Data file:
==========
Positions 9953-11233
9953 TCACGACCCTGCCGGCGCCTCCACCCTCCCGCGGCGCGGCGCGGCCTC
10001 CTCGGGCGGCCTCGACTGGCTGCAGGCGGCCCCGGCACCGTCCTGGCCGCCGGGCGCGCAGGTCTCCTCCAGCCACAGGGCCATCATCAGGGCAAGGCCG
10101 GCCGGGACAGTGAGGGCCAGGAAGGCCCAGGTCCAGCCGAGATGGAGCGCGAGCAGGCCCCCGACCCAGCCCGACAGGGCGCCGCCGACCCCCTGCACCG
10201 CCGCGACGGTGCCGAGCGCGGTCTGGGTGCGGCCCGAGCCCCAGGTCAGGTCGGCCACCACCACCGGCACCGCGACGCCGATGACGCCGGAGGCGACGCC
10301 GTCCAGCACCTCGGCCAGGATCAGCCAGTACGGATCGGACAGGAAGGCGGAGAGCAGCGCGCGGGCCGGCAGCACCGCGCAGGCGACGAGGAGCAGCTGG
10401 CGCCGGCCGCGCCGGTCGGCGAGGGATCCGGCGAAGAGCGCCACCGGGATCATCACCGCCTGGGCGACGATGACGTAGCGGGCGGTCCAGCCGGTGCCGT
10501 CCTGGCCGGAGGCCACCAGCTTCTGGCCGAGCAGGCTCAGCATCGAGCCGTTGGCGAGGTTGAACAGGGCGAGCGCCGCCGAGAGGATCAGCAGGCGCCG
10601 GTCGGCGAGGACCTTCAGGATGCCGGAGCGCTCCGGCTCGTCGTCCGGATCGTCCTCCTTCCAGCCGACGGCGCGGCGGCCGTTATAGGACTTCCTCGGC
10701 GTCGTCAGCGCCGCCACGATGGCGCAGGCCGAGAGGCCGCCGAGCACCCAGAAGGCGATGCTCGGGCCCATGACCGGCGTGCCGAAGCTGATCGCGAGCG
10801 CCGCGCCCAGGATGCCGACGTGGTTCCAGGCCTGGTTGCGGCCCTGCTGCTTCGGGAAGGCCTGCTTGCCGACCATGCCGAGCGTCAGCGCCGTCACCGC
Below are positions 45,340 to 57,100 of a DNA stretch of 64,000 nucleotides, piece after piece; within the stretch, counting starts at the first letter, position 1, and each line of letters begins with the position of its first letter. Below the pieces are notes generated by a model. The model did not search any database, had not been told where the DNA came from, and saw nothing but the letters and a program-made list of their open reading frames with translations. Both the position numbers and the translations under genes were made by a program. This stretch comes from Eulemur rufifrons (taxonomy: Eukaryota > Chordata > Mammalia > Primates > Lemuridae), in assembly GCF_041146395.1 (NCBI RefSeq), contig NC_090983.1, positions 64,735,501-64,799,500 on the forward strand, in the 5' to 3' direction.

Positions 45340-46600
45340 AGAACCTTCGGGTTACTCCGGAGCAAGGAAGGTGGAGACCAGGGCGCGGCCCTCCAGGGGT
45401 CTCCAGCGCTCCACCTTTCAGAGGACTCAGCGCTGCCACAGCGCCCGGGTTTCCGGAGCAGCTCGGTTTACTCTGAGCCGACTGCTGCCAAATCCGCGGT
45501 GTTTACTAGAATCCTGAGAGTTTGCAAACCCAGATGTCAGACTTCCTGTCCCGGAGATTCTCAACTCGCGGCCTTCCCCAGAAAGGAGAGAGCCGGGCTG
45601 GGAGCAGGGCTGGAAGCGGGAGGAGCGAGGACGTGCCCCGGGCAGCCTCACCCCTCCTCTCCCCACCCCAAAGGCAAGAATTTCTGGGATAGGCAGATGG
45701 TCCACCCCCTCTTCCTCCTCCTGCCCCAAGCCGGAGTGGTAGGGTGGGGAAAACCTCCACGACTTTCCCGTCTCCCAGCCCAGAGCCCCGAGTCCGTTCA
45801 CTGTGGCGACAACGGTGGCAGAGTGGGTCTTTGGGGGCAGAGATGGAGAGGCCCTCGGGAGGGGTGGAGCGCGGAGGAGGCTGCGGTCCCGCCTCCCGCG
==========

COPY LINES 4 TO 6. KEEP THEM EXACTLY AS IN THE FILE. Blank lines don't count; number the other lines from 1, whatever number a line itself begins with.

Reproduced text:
10101 GCCGGGACAGTGAGGGCCAGGAAGGCCCAGGTCCAGCCGAGATGGAGCGCGAGCAGGCCCCCGACCCAGCCCGACAGGGCGCCGCCGACCCCCTGCACCG
10201 CCGCGACGGTGCCGAGCGCGGTCTGGGTGCGGCCCGAGCCCCAGGTCAGGTCGGCCACCACCACCGGCACCGCGACGCCGATGACGCCGGAGGCGACGCC
10301 GTCCAGCACCTCGGCCAGGATCAGCCAGTACGGATCGGACAGGAAGGCGGAGAGCAGCGCGCGGGCCGGCAGCACCGCGCAGGCGACGAGGAGCAGCTGG